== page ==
New wave in tech: hacking the brain (Update)
A new breed of neuro-hacker is finding ways to capture and manipulate brainwaves to improve health, with potential to help the severely handicapped.
A number of the innovations were on display at the Consumer Electronics Show in Las Vegas, where computer scientists and biomedical experts showcased ways to tap into and use brain signals.
The "mind control" headband unveiled by startup BrainCo effectively hacks into brain signals with a range of possible applications—from helping to improve attention spans, to detecting disease, controlling smart home appliances or even a prosthetic device.
The device "translates your brainwaves into electronic signals," said the Boston-based firm's Zenchuan Lei.
At CES, BrainCo demonstrated how a person could use the headband to manipulate a prosthetic hand—a potential life-changer for those paralyzed or missing limbs.
"These signals can be used to control objects like a prosthetic hand," Lei said. "You can turn the lights on or off just by focusing on that."
The device designed by scientists from Harvard and the Massachusetts Institute of Technology employs "neuro feedback," a means of allowing people to control their brain waves for various purposes. It is expected to be sold later this year for less than $150.
Lei suggested the device could also help people with attention deficit hyperactivity disorder because "it teaches you to enhance your focus and concentration."
A similar project on display from New York-based OpenBCI (which stands for open-source brain-computer interface) seeks to create a platform for applications of the technology in health care, education or other fields.
OpenBCI uses a 3D-printed helmet which captures brainwaves from various sectors of the brain.
"This can be used to help people with ALS (amyotrophic lateral sclerosis or Lou Gehrig's disease) or quadriplegics communicate," said OpenBCI chief executive Conor Russomanno.
The technology also offers a potential for so-called "neuro-marketing" which tests new products and services on the basis of sensory and cognitive response.
South Korean startup Looxid Labs unveiled a headset that tracks both brainwaves and eye movements, claiming this provides more accurate insights into the mind.
"No other device that I'm aware of combines these things," said Looxid chief business officer Alex Chang.
With the headset attached to a computer, "you can roll your eyes to scroll the mouse, and click on a button by blinking," Chang said.
The headset is being launched in July as a developer kit, with scope to build applications for controlling physical or virtual objects, communicating, analyzing a user's mood or mental health, or verifying their identity.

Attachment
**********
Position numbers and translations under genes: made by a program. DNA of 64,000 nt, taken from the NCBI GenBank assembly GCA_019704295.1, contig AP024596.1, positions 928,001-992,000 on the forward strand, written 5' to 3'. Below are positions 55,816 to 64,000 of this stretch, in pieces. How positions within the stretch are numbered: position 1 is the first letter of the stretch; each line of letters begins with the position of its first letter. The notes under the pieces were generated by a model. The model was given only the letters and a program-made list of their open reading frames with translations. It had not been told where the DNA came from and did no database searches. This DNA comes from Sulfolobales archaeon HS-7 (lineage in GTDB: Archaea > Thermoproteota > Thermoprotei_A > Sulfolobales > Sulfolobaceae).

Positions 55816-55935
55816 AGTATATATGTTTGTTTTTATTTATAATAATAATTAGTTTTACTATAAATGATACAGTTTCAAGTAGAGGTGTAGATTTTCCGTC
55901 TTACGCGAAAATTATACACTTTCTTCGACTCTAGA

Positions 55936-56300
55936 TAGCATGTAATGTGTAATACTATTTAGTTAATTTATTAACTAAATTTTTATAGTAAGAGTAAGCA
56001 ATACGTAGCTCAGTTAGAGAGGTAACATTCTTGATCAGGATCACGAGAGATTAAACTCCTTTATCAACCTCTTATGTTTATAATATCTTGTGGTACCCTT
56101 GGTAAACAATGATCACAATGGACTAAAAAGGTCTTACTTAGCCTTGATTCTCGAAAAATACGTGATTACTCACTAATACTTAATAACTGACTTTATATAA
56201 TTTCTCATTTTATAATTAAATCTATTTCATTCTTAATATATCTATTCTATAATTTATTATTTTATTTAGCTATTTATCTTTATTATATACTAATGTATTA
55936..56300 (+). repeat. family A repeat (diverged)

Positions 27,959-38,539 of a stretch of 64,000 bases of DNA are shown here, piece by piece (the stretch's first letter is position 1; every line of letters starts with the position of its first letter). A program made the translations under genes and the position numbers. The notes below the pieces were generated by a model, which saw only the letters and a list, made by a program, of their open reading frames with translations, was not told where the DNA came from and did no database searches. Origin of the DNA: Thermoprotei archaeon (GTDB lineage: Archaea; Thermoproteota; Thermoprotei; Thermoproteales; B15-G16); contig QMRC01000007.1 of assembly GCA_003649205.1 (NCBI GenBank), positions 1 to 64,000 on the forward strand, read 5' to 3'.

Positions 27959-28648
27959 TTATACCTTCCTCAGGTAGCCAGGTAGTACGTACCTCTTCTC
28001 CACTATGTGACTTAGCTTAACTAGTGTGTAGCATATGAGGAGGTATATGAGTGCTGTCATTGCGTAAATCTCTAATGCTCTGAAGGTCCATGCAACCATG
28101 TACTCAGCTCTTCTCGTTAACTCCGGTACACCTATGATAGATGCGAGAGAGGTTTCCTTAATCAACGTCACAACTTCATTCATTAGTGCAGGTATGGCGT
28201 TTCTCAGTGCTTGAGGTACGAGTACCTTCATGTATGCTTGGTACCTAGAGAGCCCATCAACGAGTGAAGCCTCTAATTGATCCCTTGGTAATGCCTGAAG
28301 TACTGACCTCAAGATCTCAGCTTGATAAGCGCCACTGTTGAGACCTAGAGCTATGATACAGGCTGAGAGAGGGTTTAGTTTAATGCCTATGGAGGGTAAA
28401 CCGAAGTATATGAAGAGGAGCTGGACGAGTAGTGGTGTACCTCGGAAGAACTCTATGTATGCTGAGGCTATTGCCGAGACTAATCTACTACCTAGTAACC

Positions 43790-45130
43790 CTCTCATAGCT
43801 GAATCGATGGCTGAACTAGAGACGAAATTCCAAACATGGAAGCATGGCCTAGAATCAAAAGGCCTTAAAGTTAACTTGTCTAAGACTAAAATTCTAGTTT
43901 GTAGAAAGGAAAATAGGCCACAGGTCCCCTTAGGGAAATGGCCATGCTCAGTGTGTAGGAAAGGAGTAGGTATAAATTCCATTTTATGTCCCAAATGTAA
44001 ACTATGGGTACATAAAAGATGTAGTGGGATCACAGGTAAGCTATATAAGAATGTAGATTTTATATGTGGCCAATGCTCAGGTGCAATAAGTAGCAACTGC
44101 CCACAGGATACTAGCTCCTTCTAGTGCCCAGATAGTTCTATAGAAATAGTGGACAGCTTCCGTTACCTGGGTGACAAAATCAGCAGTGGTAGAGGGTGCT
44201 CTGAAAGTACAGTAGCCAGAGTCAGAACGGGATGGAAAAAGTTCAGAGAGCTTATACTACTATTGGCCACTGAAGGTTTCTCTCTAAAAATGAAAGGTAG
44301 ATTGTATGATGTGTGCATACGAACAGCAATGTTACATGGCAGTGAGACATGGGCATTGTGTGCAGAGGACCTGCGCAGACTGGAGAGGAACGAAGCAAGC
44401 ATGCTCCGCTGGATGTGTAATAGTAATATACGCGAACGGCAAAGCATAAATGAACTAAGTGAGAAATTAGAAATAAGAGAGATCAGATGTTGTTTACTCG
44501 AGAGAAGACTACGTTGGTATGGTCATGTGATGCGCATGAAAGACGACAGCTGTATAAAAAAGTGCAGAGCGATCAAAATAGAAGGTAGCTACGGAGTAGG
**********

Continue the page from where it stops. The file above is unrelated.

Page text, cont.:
"We also see this as having potential in gaming because you can control things with your eye," Chang said.
"When you concentrate you can stop the bullets."
He added that for neuro-marketing applications, "we can show someone an ad and we can see where the eyes are focused. We can scan emotions and understand how someone is responding."
Other exhibitors at CES demonstrated wearable devices that block pain signals to the brain, as an alternative to medications with side effects for people who suffer from debilitating pain.
The neuro-feedback technique is being applied as a meditation aid by Canadian-based Interaxon and its Muse headband.
Muse uses sensors on the forehead and behind the ears to measure brain signals, and advise users how to improve their meditation technique.
The coaching app helps people achieve a level of consistency in their meditation efforts.
"It's like going to the gym. The muscle doesn't get stronger unless you do it over and over again. It's the same with your brain," said Muse marketing manager Tracy Newsom-Rosenthal at the CES show.
One startup at CES was showcasing a technique to deliver pleasure signals to the brain via music, by triggering the release of neurotransmitters such as dopamine, serotonin and oxytocin.
The hand-held device from Florida-based Nervana allows users to plug in a music player into the $299 device and get the pleasurable signals delivered by its headphones.
"We send a signal into the vagus nerve which produces dopamine, and that relaxes you," CEO Ami Brannon told AFP on the show floor.
"Some people describe the sensation as euphoric."
But Brannon said the technique "is not really hacking the brain."
"We access the central nervous system and it just tickles the nerve to remind the brain to release dopamine," she said.
"People who practice yoga or meditation can already do this."
© 2016 AFP